Recently, we can see California Roll in Japan. But I ate it for the first time. It was covered with white sesame instead of Nori. (a black seat of a sea vegetable.) The filling was shrimp and mayonnaise. But the taste was like a rice ball of convenience store rather than sushi. It dried up because I left it for a while, so it broke easily. It was hard to eat. I recognized that a traditional recipe has a natural reason. There were also salmon sushi, small norimaki, (a sushi roll wrapped in Nori) soy sauce, and a small piece of Gari (a pickled ginger.) I made a green tea with a teabag I brought from Japan. Green tea is necessary for sushi!

Papaya Suzuki on the English TV show
In the midnight, I happened to see a TV program that introduced viewers to Japanese culture. Two English men reported in Japan. It was so funny to see a interview with Papaya Suzuki with English captions. (a middle-aged dancer and choreographer. He is famous with his comical fat physique) He explained the meaning of Oyaji (means a tired old man or father. He commented seriously about Oyaji. He said that Oyaji had been a good word but the meaning had changed to a negative one.) In the last of the interview, he was asked for an encouraging message for English middle-aged men! And he performed a short dance with his dance unit, Oyaji Dancers (all members are middle-aged men... with comical looks.) And I saw a report on a appearance of a pair of English men on a Japanese late-night program. They called Gaijin Invention or something. (I didn't know if this two men were same as the MC. They were wearing black tights, and sang a comical song in broken Japanese. They were so funny.) They also reported of the people who love strange cars that hop like horses of a rodeo, (I have never seen that) and the top ten of Japanese "Kawaii" items, including Aibo (a robot dog.) "Kawaii" means cute. It seemed that they were thinking Kawaii was the keyword of today's Japanese culture. I could accept them as a part of today's Japan. It was far better than Fujiyama or Geisha... But I never want you to understand Japan from only this side. But the program was so amusing. I wanted to record and bring it to Japan.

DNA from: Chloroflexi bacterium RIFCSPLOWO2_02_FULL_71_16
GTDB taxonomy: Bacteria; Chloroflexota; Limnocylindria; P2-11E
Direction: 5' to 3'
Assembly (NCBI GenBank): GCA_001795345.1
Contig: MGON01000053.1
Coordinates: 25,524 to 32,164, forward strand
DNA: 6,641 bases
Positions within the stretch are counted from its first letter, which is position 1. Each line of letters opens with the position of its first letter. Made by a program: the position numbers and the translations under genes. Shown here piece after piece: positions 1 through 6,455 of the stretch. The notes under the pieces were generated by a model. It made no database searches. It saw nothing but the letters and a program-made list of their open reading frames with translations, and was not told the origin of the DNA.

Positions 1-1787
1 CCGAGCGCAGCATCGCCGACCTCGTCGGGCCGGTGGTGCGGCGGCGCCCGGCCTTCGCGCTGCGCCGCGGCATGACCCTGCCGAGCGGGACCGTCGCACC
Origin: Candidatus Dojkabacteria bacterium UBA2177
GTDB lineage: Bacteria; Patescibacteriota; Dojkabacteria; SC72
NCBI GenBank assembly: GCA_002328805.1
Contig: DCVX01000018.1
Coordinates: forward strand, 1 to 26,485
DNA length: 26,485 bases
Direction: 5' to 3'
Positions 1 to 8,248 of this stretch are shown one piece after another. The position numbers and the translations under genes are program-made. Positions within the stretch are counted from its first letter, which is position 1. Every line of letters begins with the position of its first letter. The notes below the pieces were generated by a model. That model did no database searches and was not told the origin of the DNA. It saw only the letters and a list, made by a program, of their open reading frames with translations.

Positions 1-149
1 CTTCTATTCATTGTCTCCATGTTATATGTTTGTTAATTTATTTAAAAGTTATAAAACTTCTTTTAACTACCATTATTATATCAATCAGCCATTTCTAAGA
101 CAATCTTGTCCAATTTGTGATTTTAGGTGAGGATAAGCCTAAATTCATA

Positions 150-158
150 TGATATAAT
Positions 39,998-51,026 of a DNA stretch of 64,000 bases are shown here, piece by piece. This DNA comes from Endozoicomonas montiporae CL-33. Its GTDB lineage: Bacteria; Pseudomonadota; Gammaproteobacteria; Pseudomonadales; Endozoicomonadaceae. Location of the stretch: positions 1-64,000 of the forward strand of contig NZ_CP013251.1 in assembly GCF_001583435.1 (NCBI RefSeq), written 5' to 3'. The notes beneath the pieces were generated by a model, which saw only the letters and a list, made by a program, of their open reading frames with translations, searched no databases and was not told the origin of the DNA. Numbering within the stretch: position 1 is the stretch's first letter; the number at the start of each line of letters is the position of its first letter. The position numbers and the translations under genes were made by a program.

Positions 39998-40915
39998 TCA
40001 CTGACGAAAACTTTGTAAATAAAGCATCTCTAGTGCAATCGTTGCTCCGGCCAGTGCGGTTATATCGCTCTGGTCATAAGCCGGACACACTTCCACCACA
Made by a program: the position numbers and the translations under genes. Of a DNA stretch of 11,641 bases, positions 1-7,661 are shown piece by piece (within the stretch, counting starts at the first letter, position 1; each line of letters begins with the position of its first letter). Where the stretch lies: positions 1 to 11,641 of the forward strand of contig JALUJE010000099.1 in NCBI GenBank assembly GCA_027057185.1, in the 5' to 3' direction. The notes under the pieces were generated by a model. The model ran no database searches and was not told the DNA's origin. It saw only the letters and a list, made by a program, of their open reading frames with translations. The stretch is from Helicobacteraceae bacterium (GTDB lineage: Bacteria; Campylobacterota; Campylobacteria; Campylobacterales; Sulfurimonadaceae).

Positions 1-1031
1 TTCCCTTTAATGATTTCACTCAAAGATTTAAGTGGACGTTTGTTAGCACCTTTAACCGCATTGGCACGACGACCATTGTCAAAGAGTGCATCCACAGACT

The statue of Sherlock Holmes

The wax doll of Patrick Stewart. As like as two peas!

A picture of Mr. Stewart and his wax doll.
"Now I will never leave London. Thank you."
I like his comment.

29 July 2003
Fair to rainy

Madame Tussaud's
It was the last day in London. In the morning, I checked out of the hotel, and asked them to keep my luggage. I went to Baker Street. It's famous for Sherlock Holmes. There was a statue of Mr. Holmes although he is an imaginary character. This kind of feelings seemed to be common in any countries. I remembered that there was a monument to Heiji Zenigata in Kanda Myojin shrine. (Heiji Zenigata is a popular character in a kind of Japanese detective story. It's a costume play. According to the story, he lived in the place near the Kanda Myojin shrine.) I'm not a Sherlockian, but I wanted to visit there following Mr. Data's favorite if I had enough time. (In that time, I was not Holmes fan yet. I regret it so strongly now!! )I was sorry that I hadn't enough time.

Anyway, I went to Madame Tussaud's wax dolls museum. It was a popular tourist's spot for life-sized wax dolls of celebrities, and to take photos was allowed. I went there since I heard Mr. Stewart's doll was there! When I got to there, I was surprised at the very long line! It was exactly the tourist's spot! It took about an hour to get into the museum. Mr. Stewart's doll was in the first room. It had no beard, wearing a tuxedo. It was a wonderful work. I was able to feel as if I was really standing by him. It was free to touch him, hold him, or even kiss him! But I was well-behaved of course... I touched his right hand only. (Somehow, I felt it was rude to touch his face although it was only a doll... I mean, it was a lifelike doll!)

I took many photos, and I was satisfied. It was enough for me. I wanted to get out of the place immediately, but I had to walk through all rooms to exit. At the first room, there were also other famous actors. For example, Mel Gibson, Tom cruise, and others. They were positioned with natural poses on the floor. It was hard for me to recognize dolls and visitors, because they both seemed "foreigners" to me. I was frightened when I found that a person who was standing next to me was a doll.